Remember my glowing post about Green Hill a couple of weeks ago? Well, fellow cheese bloggers Ross and Rebecca at the dirty way call Moses Sleeper a Green Hill on steroids, and I’d say that’s pretty accurate. You’ll definitely like Moses Sleeper if you’re a Green Hill fan, but the two cheeses aren’t totally similar. Both have the thick texture of a triple-cream cow’s-milk cheese, but whereas Green Hill tastes warm and buttery in your mouth, Moses Sleeper feels more subtle and cool. I liken it to drinking a cold glass of fresh, whole milk – you taste the richness of the cream, but the chill from the refrigerator remains. The rind is edible, but it has a bit of grittiness in places that may turn off some tasters. But partnered with the luxuriousness of the paste, it’s easy to dismiss any gritty bits because overall, Moses Sleeper is just yummy. Pair with a sparkling wine and strawberries for a real treat!

Neither snow nor rain nor hear nor gloom of night could keep me from getting my hands on a pyramid of Haystack Peak. Well, the story isn’t that dramatic. Unable to locate one of the Colorado-made goat’s-milk cheeses in Minneapolis, I called up Haystack Mountain Goat Dairy and asked if the cheesemaker could send me one mere piece. Luckily, a nice woman named Joanna tracked down one of the remaining cheeses of the season and sent it the same day. The cheese arrived, surrounded by ice packs, in perfect condition, and I’m happy to report that the Haystack Peak was worth the cost. (I paid more to ship the cheese than the cost of the cheese itself. Seriously.)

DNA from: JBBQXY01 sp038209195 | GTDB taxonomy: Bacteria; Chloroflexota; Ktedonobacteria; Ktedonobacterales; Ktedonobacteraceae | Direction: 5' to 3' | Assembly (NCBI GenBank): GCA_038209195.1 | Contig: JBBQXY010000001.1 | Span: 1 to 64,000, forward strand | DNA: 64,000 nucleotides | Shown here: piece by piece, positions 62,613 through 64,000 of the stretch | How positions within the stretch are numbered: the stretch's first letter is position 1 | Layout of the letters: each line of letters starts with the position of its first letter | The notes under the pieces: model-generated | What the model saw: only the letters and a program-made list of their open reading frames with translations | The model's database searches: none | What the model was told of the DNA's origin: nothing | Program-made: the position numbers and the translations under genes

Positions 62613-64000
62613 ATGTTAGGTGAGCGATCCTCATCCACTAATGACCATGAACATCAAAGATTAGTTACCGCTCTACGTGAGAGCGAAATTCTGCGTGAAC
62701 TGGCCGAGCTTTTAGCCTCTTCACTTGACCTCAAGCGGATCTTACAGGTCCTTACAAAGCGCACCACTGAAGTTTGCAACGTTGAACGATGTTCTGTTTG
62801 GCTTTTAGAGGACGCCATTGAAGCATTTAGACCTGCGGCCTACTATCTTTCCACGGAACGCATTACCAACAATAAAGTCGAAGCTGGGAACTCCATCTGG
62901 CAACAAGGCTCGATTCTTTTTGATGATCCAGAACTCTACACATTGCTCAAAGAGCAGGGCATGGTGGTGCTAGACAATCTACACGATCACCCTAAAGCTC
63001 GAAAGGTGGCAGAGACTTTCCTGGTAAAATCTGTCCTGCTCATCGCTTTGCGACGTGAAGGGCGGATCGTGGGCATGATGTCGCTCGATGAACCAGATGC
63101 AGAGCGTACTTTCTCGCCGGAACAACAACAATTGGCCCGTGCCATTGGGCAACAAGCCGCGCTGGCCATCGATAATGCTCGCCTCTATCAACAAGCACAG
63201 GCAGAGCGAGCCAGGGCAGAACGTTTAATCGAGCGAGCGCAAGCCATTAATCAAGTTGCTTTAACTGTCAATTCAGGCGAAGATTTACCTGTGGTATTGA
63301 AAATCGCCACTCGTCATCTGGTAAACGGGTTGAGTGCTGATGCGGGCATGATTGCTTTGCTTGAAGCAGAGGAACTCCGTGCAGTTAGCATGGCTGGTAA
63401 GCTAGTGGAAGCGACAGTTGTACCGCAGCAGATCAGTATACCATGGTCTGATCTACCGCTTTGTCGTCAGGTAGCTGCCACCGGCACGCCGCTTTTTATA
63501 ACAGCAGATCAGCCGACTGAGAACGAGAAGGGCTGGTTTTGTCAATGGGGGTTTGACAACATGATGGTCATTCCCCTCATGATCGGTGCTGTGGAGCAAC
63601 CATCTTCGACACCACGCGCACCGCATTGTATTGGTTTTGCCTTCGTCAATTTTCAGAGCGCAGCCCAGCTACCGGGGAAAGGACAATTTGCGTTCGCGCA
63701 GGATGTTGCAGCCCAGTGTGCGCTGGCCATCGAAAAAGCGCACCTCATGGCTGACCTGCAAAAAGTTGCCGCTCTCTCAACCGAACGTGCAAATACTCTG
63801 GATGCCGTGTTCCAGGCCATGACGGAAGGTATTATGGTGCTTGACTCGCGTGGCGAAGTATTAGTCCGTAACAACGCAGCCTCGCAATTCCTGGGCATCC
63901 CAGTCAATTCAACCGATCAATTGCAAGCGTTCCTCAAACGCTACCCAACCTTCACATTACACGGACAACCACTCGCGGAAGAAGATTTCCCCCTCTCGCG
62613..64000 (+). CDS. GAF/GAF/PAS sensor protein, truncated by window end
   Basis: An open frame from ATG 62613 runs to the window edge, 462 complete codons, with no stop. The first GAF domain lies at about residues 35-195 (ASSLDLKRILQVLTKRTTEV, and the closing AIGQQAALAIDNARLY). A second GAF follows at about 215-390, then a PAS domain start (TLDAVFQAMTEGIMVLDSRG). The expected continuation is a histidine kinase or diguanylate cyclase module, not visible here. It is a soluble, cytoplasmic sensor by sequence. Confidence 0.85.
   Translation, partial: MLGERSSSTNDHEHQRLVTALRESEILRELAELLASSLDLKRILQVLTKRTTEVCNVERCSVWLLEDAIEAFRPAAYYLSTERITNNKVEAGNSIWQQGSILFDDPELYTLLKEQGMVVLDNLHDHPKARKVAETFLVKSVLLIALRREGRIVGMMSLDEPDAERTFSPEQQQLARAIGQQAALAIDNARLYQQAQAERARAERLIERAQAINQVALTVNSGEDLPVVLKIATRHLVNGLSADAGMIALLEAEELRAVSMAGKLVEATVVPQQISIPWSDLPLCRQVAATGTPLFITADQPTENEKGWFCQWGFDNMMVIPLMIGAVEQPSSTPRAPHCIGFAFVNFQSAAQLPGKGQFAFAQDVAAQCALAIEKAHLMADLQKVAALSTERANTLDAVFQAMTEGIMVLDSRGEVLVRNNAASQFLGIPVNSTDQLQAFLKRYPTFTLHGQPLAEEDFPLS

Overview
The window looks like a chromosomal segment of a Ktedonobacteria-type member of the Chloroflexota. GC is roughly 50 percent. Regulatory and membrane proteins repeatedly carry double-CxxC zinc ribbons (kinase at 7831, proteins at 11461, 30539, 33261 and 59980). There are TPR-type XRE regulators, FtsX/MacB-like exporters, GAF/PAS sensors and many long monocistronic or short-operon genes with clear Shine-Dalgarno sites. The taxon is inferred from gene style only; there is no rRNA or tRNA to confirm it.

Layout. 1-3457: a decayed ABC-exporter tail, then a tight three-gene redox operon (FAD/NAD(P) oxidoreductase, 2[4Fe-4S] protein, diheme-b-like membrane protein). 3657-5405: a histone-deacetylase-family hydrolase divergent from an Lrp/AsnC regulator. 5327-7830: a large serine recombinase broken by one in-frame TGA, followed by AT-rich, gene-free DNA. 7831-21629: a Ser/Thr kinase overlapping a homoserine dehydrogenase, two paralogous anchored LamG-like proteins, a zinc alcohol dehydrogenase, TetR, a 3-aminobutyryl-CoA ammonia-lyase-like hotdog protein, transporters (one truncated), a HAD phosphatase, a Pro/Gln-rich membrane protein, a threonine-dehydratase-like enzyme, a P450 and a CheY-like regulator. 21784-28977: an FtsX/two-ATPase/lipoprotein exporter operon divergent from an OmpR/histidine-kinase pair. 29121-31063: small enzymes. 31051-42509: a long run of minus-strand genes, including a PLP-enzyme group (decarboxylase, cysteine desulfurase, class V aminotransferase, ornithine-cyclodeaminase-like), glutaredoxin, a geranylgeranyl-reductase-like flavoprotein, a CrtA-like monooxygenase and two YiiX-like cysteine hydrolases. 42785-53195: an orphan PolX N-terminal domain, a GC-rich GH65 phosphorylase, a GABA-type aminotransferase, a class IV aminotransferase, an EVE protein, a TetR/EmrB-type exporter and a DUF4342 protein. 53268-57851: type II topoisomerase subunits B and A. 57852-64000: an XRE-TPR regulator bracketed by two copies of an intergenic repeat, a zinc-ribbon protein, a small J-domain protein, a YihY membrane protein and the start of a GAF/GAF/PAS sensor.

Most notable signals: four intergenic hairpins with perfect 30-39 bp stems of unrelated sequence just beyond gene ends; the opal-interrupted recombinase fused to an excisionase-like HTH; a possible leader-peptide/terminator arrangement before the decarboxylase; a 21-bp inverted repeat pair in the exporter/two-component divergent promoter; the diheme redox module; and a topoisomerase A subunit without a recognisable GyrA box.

Though the Haystack Peak’s shape immediately made me think of the disaster that was Valencay, the tasting experience was not at all similar. Instead of a soury bite, I got the clean, fresh taste of goat cheese that makes me get excited for spring. Haystack Peak is made from the pasteurized milk of Nubian, Saanen and La Mancha goats, and while I’m definitely no goat expert, I’d say that blend of milks makes a pretty awesome cheese. The pyramid shape can be awkward to slice, but that didn’t stop me from plowing my knife through the snowy wedge, and atop a whole-wheat cracker it was blissful.